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Impacts of COVID-19 on the Self-employed

Charlene Kalenkoski and Sabrina Pabilonia

No 843, GLO Discussion Paper Series from Global Labor Organization (GLO)

Abstract: This study estimates random effects and difference-in-difference-in-differences models to examine the initial impacts of COVID-19 on the employment and hours of unincorporated selfemployed workers using monthly panel data from the Current Population Survey. For these workers, effects were visible in March as voluntary social distancing began, largest in April as complete shutdowns occurred, and slightly smaller in May as some restrictions were eased. We find differential effects by gender that favor men, by marital status and gender that favor married men over married women, and by gender, marital, and parental status that favor married fathers over married mothers. The evidence suggests that self-employed married mothers were forced out of the labor force to care for children as prescribed by gender norms and the division and specialization of labor within households. Remote work and working in an essential industry mitigated some of the negative effects on employment and hours.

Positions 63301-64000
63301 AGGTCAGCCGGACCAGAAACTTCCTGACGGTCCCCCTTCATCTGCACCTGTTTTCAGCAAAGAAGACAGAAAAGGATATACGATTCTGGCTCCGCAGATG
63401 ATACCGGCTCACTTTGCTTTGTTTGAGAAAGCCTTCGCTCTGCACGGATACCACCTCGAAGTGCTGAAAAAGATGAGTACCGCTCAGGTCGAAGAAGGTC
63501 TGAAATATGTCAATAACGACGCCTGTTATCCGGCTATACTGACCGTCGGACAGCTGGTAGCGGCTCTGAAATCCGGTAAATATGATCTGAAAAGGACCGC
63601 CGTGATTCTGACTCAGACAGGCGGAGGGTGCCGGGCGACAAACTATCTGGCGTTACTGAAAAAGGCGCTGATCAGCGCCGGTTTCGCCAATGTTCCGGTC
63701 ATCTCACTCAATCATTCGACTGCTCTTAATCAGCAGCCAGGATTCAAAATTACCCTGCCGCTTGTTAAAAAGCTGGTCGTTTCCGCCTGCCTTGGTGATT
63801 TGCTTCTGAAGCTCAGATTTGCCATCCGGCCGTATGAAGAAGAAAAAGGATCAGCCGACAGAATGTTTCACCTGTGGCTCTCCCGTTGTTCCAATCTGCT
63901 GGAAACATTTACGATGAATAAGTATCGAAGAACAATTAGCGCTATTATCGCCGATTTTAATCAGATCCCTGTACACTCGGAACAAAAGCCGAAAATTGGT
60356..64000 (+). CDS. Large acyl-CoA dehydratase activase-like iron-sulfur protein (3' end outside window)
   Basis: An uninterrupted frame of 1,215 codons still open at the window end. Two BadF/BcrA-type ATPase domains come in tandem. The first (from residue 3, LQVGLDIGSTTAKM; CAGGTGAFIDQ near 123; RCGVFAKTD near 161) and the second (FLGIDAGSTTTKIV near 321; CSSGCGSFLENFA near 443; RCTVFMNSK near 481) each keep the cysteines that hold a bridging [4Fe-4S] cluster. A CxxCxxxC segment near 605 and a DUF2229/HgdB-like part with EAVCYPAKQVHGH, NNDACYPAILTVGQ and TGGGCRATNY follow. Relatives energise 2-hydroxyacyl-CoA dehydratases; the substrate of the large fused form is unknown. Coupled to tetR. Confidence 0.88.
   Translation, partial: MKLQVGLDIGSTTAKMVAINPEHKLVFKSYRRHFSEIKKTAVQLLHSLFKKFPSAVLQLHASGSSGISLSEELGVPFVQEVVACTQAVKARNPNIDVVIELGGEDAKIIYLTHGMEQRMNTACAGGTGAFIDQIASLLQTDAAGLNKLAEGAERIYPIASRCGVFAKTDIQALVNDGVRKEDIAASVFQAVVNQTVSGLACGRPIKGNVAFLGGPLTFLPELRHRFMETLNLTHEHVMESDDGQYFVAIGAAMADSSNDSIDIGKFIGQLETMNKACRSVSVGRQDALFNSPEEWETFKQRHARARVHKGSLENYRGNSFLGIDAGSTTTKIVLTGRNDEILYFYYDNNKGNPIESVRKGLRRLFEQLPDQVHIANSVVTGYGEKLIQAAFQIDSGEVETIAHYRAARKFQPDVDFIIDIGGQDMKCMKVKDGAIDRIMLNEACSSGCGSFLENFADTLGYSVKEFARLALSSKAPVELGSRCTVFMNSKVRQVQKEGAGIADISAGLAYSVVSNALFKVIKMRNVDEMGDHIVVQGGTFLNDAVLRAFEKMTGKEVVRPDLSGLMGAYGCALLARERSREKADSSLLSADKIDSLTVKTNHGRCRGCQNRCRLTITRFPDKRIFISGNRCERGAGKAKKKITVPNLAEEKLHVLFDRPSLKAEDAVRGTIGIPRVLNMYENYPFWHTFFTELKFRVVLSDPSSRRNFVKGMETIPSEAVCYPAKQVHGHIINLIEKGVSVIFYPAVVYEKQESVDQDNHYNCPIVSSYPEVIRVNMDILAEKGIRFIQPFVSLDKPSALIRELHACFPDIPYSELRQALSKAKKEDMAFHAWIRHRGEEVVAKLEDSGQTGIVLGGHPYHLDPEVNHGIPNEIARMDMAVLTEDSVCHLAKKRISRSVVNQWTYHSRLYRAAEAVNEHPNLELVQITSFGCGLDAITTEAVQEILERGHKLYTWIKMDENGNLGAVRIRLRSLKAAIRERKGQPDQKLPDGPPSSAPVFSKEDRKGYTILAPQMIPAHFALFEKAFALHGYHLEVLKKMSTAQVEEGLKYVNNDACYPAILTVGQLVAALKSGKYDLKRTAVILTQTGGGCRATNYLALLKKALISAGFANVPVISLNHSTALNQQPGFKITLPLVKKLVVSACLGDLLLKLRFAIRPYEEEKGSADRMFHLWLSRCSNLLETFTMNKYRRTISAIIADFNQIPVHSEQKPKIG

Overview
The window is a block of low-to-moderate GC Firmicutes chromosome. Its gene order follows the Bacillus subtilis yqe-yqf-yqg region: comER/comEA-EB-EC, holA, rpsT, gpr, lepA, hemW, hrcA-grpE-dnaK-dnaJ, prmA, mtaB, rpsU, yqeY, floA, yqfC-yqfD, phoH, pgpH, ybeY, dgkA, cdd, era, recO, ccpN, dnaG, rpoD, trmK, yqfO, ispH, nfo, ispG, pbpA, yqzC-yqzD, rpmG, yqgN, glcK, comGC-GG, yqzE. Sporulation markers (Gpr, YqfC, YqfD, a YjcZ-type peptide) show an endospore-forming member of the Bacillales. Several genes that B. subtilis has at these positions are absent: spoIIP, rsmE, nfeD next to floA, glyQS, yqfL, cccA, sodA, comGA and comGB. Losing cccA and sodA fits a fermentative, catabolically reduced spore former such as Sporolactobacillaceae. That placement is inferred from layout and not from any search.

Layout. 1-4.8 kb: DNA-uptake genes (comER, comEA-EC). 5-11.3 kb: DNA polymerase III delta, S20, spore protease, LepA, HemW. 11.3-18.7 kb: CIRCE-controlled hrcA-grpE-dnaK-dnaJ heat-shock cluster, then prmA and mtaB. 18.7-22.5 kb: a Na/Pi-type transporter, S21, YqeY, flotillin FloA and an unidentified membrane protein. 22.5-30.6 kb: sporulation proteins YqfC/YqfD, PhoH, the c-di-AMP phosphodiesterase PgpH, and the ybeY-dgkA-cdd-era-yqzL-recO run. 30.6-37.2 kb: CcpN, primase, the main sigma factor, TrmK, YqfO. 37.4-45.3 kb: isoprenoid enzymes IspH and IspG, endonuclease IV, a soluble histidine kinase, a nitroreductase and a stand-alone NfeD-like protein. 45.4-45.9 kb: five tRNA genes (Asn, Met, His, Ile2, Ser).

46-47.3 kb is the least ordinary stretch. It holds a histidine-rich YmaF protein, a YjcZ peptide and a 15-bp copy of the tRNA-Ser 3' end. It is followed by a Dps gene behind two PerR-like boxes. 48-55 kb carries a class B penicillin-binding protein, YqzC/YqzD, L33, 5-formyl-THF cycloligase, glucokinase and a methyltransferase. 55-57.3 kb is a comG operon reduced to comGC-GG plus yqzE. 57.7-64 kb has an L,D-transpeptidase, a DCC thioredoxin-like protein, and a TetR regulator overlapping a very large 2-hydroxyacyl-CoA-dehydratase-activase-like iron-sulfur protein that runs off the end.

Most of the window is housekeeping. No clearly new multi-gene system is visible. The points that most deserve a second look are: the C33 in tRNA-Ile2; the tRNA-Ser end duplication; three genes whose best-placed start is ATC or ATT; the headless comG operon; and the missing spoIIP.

Keywords: COVID-19; hours worked; self-employment; entrepreneurship; gender; remote work (search for similar items in EconPapers)
JEL-codes: D1 D13 J1 J16 J2 J23 (search for similar items in EconPapers)
Date: 2021
New Economics Papers: this item is included in nep-ent and nep-lab
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